Painting a Masterpiece

Painting a Masterpiece

Painting a Masterpiece

A very long time ago, when I was in a different role in a different career, I attended one of the most interesting presentations of my professional life.

I walked into the meeting room of a large hotel in Kansas City, Missouri. At the front of the room was a clothesline strung across the middle of the elevated platform stage. It stretched for probably 30-40 feet. Hanging on the clothesline by old-fashioned wooden clothes pins were many pages of white 8X11” paper with rudimentary drawings, obviously done quickly and by the same hand.

A couple of minutes past the scheduled start time a man, who immediately reminded me of George Carlin, walked onto the stage. He had long, unruly hair, was very thin, and had a slightly hunched posture and an expression of childlike wonder. It was clear we were in for something unconventional.

Gordon MacKenzie was, at that time, the “Creative Paradox” at Hallmark Cards. Yup, that was his real title. You can see it on the back of his book “Orbiting the Giant Hairball,” although I doubt you will find the book in print. It was a long time ago and Gordon has since died.

He started the session by explaining to us that he had learned all his important life lessons through stories and snippets. When he was asked to speak at the conference he wanted to share all that knowledge with us. So, as a visual person, he drew little representations of each story on an index card and tried to arrange them into a cohesive, well-put-together, sensible business presentation.

It didn’t work.

What he realized, he said, was that life wasn’t a cohesive, well-put-together journey. The stories came out of order and at unexpected times. They didn’t necessarily build on each other, but rather stood alone as life lessons. So, instead, he sketched bigger versions of his scribbles and hung them on the line. We in the audience were to yell out what picture we wanted to hear about and he would tell the story and what he learned from it. There was the story of giraffes giving birth standing up, and a drawing of his trademark giant hairball, both of which had an impact on me.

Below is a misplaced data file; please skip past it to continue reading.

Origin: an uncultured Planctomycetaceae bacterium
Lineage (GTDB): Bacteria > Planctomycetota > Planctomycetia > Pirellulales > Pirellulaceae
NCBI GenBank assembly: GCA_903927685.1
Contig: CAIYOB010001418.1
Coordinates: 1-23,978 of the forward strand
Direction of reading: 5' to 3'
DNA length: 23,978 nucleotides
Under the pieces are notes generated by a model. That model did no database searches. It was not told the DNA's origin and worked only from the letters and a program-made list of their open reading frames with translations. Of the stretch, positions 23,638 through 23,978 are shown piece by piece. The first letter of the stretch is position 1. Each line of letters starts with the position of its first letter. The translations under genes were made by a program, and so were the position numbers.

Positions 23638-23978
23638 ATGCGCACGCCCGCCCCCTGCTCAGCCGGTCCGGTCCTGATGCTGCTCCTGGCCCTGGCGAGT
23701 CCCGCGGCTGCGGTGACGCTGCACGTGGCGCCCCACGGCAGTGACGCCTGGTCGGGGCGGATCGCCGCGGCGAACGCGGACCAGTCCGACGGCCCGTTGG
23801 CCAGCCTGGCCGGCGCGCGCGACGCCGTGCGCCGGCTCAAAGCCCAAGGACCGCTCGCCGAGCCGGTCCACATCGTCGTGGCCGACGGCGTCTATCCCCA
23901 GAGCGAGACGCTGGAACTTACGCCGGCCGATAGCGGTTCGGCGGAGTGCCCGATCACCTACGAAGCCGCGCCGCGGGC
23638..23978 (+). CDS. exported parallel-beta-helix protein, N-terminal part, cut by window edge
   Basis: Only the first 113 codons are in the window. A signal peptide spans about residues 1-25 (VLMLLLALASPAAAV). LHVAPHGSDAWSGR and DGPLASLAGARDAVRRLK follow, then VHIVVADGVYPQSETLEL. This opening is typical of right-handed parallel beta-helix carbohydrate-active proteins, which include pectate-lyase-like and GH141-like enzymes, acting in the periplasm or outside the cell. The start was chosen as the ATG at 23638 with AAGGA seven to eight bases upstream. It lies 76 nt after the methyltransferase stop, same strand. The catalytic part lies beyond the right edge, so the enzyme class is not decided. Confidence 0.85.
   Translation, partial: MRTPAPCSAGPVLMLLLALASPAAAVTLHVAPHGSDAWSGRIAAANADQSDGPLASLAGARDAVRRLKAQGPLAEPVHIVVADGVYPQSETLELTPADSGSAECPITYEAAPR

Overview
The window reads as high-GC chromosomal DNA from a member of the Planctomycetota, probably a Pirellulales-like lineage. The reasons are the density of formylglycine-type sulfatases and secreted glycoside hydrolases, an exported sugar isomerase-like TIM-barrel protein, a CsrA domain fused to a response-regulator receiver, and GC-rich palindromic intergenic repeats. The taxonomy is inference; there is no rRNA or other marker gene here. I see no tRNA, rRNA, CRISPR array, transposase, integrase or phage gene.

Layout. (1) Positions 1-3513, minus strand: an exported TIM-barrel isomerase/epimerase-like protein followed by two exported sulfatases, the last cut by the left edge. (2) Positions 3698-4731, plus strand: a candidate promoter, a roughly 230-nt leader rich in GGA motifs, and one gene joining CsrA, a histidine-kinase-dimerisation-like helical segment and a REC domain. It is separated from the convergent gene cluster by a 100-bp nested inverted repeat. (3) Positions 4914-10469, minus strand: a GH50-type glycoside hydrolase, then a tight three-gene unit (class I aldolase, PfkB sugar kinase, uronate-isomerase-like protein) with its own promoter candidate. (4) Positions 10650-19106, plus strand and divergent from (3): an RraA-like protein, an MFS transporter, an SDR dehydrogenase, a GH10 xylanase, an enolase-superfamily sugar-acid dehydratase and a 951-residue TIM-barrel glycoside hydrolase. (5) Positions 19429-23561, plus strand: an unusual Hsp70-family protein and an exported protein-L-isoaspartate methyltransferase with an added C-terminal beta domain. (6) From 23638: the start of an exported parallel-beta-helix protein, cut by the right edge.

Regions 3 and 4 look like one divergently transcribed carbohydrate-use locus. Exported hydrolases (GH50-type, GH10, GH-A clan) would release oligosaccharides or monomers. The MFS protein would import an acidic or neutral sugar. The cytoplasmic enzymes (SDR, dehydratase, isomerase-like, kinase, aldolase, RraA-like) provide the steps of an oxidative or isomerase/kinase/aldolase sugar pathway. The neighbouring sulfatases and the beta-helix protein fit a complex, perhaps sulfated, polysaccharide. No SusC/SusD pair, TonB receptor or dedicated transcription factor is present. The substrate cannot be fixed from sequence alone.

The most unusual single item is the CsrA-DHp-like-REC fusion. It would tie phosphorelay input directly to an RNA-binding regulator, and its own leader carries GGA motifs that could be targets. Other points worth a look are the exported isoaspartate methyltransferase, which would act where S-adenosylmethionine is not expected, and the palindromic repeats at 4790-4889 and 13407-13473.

But it was the blank piece of paper that left the greatest impression.

He asked us to imagine that God spoke to us before we were conceived. He would tell us about this adventure on which we were about to embark. How we would soon grow legs and arms and then, being very small, we would join a place with giants. But before that journey, God would hand us a blank canvas and say “We will see each other again very soon. But, while you are on the other side, would you do me a favor?” Of course, our answer would be “Yes.” Then He would hand us a blank canvas and ask, “While you are on the other side, would you paint me a masterpiece?”

Gordon said that society and the good people around us often want us to paint by number… and for Pete’s sake, STAY IN THE LINES. But, that wasn’t God’s hope. He gave us a blank canvas to create a masterpiece.

The kids at Dakota Boys and Girls Ranch have canvases that other people have smeared and dirtied. They carry around canvases that have imprints and stains made by the traumas and pain they have experienced. But, there is a great thing about a painting. It isn’t completed until the artist says it is done. With really hard work and dedication, a child can paint over the discolorations on their canvas. They can add color and shapes and beauty of their choosing. They simply need to learn that the canvas is theirs on which to paint. Anything anyone else put on there is only a part of their masterpiece, and they can decide how much of the canvas it covers. And when they are using all the colors they choose and adding the details and the beauty, then they can say:

“The painting is finished. It is a masterpiece.”

Thank you for helping the children at Dakota Boys and Girls Ranch become strong enough to hold their paintbrushes. Please keep our children and staff in your prayers.

In His love,

Joy Ryan, President/CEO
Dakota Boys and Girls Ranch

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